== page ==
Memories associated with lighting candles
Susan Elkins, past president, Lawrence Jewish Community Center, 917 Highland Drive:
Hanukkah is a minor Jewish holiday based on the freedom to worship one’s own religion. We remember the destruction of the second temple in Jerusalem, and we celebrate its rededication by a small band of Jews who successfully fought off the Romans. We talk and sing about the small container of oil that was found in the temple, enough for one day, but it lasted for eight days — the miracle of Hanukkah.
Our Hanukkah memories are associated with the celebratory lighting of candles. We add one new candle each successive night for eight days. Children and adults delight in the lit menorahs. The lights dance off the walls, shine in our windows for all to see, and light our way back to the actual year of the Hanukkah miracle, over 2,174 years ago.
One Hanukkah I remember took place when the children, now grown and far away, were little. The youngest had made a glazed clay menorah at the old Arts Center as part of a holiday art project. It looked just like a set of purple McDonald’s arches. There was no question where her inspiration had come from. Her sister’s was more artfully done, but the arches menorah was truly unique. It was not easy to light, because the tiny clay candle holders made by small hands didn’t fit very well under the arches. But seeing her amazed look when her menorah’s candles danced and flickered made us thankful both sisters had been able to create ritual pieces of art all by themselves.
The melding of art and spirituality is a very powerful tool. It can make religion meaningful at the youngest ages. Although the arches menorah broke years ago, we still remember it fondly every single Hanukkah.
— Send e-mail to Susan Elkins at firstname.lastname@example.org.
Menorah unifying element in Lawrence
Rabbi Zalman Tiechtel, Chabad Jewish Center, 1203 W. 19th St.:
Growing up in Brooklyn, I always enjoyed counting the hundreds of flickering flames shining forth from the high-rise apartments overlooking the Brooklyn Bridge. It was a true delight to hear my neighbors on all sides harmonizing to the same Hanukkah melodies evoking love and warmth.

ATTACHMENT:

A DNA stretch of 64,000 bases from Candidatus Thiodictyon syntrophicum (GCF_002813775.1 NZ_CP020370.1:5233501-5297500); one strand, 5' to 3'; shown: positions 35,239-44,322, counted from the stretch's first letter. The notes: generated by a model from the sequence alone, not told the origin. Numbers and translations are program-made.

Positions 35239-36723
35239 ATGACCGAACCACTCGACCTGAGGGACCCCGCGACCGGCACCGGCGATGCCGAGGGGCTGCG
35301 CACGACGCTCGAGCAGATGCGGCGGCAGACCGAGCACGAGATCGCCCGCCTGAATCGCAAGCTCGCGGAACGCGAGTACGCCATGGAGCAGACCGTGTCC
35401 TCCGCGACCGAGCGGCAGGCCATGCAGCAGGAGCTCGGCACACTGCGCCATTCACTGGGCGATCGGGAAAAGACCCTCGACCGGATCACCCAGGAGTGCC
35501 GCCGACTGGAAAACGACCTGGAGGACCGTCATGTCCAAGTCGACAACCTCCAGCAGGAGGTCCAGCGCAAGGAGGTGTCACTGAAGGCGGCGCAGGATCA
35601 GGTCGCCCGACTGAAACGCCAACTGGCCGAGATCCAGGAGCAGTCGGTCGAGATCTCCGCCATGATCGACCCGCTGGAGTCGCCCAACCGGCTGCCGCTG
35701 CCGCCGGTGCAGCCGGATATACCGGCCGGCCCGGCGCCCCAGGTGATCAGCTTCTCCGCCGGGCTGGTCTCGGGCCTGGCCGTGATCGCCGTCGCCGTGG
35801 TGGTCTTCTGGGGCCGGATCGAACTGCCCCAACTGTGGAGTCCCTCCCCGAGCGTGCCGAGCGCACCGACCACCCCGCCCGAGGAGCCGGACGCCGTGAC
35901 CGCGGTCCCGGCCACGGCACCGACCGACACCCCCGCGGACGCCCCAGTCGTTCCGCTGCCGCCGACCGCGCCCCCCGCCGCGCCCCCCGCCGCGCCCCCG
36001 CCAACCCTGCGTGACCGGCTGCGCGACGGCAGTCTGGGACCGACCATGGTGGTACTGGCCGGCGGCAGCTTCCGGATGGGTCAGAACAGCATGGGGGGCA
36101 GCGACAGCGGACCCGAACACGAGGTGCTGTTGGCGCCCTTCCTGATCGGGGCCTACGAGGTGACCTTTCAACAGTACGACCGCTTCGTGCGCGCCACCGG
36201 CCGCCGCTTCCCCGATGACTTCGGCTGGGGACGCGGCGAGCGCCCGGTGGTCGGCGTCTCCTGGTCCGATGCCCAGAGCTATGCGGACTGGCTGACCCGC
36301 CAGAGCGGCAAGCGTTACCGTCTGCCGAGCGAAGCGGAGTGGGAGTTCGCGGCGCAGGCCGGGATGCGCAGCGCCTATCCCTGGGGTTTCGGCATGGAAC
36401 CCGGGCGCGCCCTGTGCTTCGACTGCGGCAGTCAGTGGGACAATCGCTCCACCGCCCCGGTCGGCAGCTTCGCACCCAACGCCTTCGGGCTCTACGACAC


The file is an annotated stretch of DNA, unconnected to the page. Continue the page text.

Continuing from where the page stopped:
Surprisingly however, my favorite Hanukkah memory is not from my past, but rather from the holidays spent here in Lawrence. I will never forget our first public lighting. The menorah was magnificent. Not necessarily because it was so fancy or imposing. Its beauty came from its location. Standing alone amongst the swirling snowflakes in South Park, this was the finest menorah that I had ever seen.
As the final touches were being put in place, I stared out at the blackness of the winter night outside and thought, who in their right mind would step outside on a night with a wind chill well below zero?
But then they gathered; 10 of them, and then 20 more, and then another few. Men, women and children of all ages holding hands as the freezing cold winter night melted with dancing and singing of traditional Hanukkah tunes in midst of downtown. We all seem to be joined in a moment of shared inspiration. Almost like a family.
We never know how many hearts and lives are touched and, yes, even transformed, by the sight of the miraculous Hanukkah lights, shining into the darkest reaches and reminding us of miracles long ago and not so long ago.
The country and times that we live in today are truly miraculous. Jewish tradition says that the menorah should be lit in a window or porch in an area where the miracle can be publicized to others.
How grateful I am to live in a community and a country founded on the right to worship as we choose. This expression of freedom is warmly embraced as governors and mayors join dignitaries across the country, in city after city, as people of all walks of life gather in the spirit of common fellowship to light this beacon of freedom. So join us once again as we light our ice menorah at 6 p.m. this Sunday in South Park. Let us melt the ice, together.
— Send e-mail to Zalman Tiechtel at email@example.com.